Venus Williams had to come to Roland Garros hoping to feel at home, only to end her match in 40+ mph winds

Venus Williams won her match against Daria Kasatkina on Sunday and headed to the opening set in Roland Garros’s new secluded stadium to be seen by a raucous and divided crowd. That should have…

Venus Williams had to come to Roland Garros hoping to feel at home, only to end her match in 40+ mph winds

Venus Williams won her match against Daria Kasatkina on Sunday and headed to the opening set in Roland Garros’s new secluded stadium to be seen by a raucous and divided crowd. That should have been the moment for the top-seeded American to feel extra comfortable in her surroundings. That moment never came.

The match was suspended by a downpour that left the roof open during the second set and resulted in a rain delay of three hours. The delay was timely for Kasatkina, who needed it to take advantage of Williams’s recent ankle injury. Williams, who’s never been able to successfully defend a Grand Slam title, had said in recent days she hadn’t felt comfortable on the Philippe Chatrier court that hasn’t been used before. And more moisture didn’t help.

The women’s tournament officials have used a variety of tactics to get tennis in despite the endless showers that produce the vast majority of Wimbledon’s woes. First-round matches are played on the outside court in France, which is indeed unusable after continuous rain, and then on a temporary court constructed for the U.S. Open about three weeks ago just three miles from the grounds.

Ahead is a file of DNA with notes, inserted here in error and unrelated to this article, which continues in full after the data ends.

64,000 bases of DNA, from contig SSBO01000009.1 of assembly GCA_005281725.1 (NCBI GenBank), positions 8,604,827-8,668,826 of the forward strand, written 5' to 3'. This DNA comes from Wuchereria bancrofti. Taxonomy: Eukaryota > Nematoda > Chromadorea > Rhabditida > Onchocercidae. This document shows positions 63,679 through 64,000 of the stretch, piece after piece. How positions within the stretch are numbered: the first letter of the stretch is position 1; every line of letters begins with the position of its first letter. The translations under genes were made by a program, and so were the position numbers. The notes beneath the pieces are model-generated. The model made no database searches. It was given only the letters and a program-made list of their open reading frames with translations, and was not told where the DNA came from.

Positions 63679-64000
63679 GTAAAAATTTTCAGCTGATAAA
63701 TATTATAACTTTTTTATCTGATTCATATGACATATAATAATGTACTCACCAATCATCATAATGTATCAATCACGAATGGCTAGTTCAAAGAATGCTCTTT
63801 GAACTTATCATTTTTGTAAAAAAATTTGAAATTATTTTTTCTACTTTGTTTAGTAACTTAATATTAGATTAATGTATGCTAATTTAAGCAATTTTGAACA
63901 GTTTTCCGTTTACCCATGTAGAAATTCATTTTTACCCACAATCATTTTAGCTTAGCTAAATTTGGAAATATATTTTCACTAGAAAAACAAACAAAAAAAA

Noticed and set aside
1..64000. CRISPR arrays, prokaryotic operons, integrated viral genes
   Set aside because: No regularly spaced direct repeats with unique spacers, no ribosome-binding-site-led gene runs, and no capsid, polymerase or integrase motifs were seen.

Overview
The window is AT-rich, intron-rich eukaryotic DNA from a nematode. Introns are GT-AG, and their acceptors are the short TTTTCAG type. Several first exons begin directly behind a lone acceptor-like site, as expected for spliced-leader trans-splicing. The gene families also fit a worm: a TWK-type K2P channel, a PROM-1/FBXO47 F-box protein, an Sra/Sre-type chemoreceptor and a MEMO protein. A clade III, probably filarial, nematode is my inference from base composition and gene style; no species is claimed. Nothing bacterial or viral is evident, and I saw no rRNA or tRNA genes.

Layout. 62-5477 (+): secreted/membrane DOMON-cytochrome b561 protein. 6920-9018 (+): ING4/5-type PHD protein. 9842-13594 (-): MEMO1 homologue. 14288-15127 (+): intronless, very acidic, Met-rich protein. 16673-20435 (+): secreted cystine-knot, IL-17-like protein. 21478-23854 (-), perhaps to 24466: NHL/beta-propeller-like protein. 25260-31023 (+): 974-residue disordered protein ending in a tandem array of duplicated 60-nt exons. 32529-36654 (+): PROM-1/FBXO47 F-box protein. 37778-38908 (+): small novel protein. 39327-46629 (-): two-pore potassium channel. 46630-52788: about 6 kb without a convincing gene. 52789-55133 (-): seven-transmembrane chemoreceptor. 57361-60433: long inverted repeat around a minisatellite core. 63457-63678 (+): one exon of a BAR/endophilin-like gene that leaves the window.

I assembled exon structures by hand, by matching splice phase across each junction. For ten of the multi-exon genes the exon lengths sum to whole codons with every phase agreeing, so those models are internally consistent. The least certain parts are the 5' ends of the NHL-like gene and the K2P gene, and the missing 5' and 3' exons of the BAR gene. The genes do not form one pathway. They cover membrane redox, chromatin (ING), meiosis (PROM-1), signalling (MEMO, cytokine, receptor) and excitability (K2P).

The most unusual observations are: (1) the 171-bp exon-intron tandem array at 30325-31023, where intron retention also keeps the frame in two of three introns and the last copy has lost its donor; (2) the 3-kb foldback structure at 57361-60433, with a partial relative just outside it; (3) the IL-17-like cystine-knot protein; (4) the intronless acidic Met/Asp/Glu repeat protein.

Venus Williams lost the second set 3-6 and 5-7. She could not finish off the set and dropped the match, which had been scheduled for an hour.

Venus, the Williams clan sister, spoke with Kazastan during her match before playing against Kasatkina. She explained why playing on clay in Paris is more of a challenge than in an American suburb. “It’s so hard to get out and play tennis. I just feel very disconnected,” Williams said in her pre-match preamble.

“I’m so used to being out there, having no idea where to go. I feel like everyone who lives in an apartment building is kind of disconnected from the rest of the world because they’re so far away from everything,” she said. “I don’t know, maybe people who live in concrete buildings are actually kind of connected, but for me it’s been like, ‘Oh, where am I going to play tennis?’”

Williams survived similar roadblocks last year in the French Open, but found herself questioning her abilities then as well, having lost the second round in 2015 and having qualified for the tournament only after being unseeded in 2014 and 2013.

It takes a lot to make a world class athlete uncomfortable on a major stage.

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